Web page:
By Sara Jerome,
The power of water infrastructure was on display in Manhattan last month after a water main break shut down nine blocks.
“The main at East 65th Street broke about 5:15 p.m. Tuesday, according to the city Department of Environmental Protection. Water gushed into the street for about 30 minutes before workers were able to shut off the main. Authorities said that several inches of water flooded basements and businesses along Madison Avenue, which temporarily turned to a stream,” NBC New York reported.
As New York water utility workers attempted to solve the problem, the New York Police Department tweeted out warnings about the closed area, including a photo of the flooded streets.
“Firefighters were also checking buildings for flooding, and at least one member was also seen carrying a person across the street,” DNAInfo reported.
New Yorkers are hardly unfamiliar with the difficulties caused by water main breaks. In 2013, there were 403 water main breaks across the city, according to the Center for an Urban Future's Adam Forman in testimony provided to the city council.
Some ruptures are more inconvenient than others. In June, a water main break shut down service in the No. 6 subway line, with water even gushing inside the train car, NBC New York reported.
Forman pointed to the problem of non-revenue water in New York City.
“Citywide, the unaccounted-for-water rate — the difference between the amount of water that enters distribution mains and the amount that reaches customers — is a staggering 24 percent, double the 10-to-15 percent industry standard. Conditions are especially bad in the Bronx (32 percent unaccounted for), Brooklyn (31 percent) and Manhattan (23 percent),” Forman told the city council.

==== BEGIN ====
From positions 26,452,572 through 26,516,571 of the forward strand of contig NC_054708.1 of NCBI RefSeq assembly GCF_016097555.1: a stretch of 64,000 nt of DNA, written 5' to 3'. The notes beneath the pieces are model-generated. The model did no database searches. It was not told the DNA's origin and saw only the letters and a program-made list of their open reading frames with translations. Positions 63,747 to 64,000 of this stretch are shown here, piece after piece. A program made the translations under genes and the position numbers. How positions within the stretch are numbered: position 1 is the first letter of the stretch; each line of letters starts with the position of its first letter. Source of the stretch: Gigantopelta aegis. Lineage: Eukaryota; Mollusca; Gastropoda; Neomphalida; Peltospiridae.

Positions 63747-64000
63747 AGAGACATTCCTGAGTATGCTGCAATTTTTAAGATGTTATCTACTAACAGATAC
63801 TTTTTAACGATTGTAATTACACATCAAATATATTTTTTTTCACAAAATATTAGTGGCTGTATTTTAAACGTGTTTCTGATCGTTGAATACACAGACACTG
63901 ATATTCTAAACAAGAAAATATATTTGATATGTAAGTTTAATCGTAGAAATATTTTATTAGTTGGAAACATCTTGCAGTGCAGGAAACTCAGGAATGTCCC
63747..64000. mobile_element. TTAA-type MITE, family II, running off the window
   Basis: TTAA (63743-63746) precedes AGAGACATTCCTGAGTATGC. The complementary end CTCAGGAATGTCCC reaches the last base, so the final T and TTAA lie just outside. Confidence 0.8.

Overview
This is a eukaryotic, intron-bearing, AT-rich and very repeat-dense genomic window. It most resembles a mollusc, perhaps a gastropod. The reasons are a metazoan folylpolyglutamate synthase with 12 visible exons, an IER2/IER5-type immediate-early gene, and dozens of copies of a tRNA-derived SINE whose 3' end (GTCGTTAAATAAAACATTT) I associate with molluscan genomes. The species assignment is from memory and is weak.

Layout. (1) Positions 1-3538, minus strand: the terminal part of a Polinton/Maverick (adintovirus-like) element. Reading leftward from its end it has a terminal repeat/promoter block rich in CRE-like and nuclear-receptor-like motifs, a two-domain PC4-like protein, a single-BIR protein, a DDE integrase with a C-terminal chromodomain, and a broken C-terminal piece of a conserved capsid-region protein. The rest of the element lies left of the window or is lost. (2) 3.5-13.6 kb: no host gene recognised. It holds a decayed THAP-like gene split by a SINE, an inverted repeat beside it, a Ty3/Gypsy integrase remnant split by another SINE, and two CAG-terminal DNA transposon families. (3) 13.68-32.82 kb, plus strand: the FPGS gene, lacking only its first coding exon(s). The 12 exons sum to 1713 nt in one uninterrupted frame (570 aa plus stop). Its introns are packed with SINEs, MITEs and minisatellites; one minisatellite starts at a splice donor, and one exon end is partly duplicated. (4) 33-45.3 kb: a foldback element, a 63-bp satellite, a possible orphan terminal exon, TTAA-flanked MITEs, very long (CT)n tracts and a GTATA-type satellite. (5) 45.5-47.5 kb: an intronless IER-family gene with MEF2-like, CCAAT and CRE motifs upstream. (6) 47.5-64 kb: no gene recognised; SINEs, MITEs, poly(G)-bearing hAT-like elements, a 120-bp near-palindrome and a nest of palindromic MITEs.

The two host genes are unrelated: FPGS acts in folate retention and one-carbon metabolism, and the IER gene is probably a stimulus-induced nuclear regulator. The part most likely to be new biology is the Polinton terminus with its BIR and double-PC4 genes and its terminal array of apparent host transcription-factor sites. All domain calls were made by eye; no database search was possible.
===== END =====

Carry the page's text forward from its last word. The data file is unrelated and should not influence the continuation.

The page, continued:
“The average age of New York City’s 6,400 miles of sewage mains is approximately 84 years. Nearly 4,000 miles of sewer pipe are made of vitreous clay. These older, earthenware pipes are more susceptible to cracking, blockage and groundwater infiltration,” he continued.
New York City, and the U.S., are hardly alone in facing water infrastructure challenges.
Water utilities around the world are facing a growing need for investment. “On a global level, a total of $7.5 to $9.7 trillion is needed in investment for water and sanitation and related equipment” over the next 15 years, according to a CitiGroup analysis.
To read more about water main breaks visit Water Online’s Solutions And Insight For Water Loss Prevention.